In a cozy computer workshop shining with cold luminescent light, a cluster of several 3D printers softly murmurs as it processes a print task. At first, the printing heads only produce thin ovals of plastic. But soon, the recognizable contours of artificial phalanges and a wrist appear.
“This is how it works,” says a tall bald man in his early 50s with a distinctive Scandinavian accent as he holds a ready-made white prosthetic hand model. He softly touches a sensor inside the hollow forearm, and the artificial fingers clench into a semi-fist with a robotic buzz.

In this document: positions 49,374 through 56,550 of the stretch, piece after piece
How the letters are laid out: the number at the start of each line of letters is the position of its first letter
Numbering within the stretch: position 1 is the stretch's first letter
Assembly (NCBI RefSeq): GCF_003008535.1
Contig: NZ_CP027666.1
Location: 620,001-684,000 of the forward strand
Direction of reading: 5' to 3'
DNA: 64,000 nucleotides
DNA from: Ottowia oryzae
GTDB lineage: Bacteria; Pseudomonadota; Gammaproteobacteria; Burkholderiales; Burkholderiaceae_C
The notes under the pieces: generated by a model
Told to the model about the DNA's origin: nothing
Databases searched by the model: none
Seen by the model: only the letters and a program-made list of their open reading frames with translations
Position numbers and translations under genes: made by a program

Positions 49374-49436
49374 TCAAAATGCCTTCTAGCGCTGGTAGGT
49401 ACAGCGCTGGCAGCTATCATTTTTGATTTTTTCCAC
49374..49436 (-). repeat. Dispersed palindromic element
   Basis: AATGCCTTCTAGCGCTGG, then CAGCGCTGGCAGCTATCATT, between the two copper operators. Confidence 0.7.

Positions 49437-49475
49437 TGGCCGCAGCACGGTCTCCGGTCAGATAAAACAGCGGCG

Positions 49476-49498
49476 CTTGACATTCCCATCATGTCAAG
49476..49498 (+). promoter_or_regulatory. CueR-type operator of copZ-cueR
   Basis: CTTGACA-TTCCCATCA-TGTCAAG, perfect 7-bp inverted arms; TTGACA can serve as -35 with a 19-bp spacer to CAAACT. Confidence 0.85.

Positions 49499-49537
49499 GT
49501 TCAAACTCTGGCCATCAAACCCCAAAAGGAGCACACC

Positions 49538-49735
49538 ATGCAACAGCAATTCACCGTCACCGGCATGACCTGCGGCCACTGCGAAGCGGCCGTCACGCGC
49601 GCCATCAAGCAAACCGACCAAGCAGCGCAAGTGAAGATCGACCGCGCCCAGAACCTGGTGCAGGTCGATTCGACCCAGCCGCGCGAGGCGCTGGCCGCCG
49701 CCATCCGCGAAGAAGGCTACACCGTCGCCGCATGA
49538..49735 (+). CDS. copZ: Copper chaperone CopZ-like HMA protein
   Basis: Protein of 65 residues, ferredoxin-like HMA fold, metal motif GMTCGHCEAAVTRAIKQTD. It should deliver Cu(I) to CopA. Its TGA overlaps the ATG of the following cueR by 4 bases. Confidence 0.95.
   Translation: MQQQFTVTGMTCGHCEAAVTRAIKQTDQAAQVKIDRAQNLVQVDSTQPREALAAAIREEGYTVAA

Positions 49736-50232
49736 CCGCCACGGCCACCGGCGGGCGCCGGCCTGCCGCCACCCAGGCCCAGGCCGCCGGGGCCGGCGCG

The man is Leif Bulow, a Danish national living in the Donetsk Oblast city of Kramatorsk some 530 kilometers southeast of Kyiv.Activists seek to give 3D-printed robotic hands to war amputeesRead More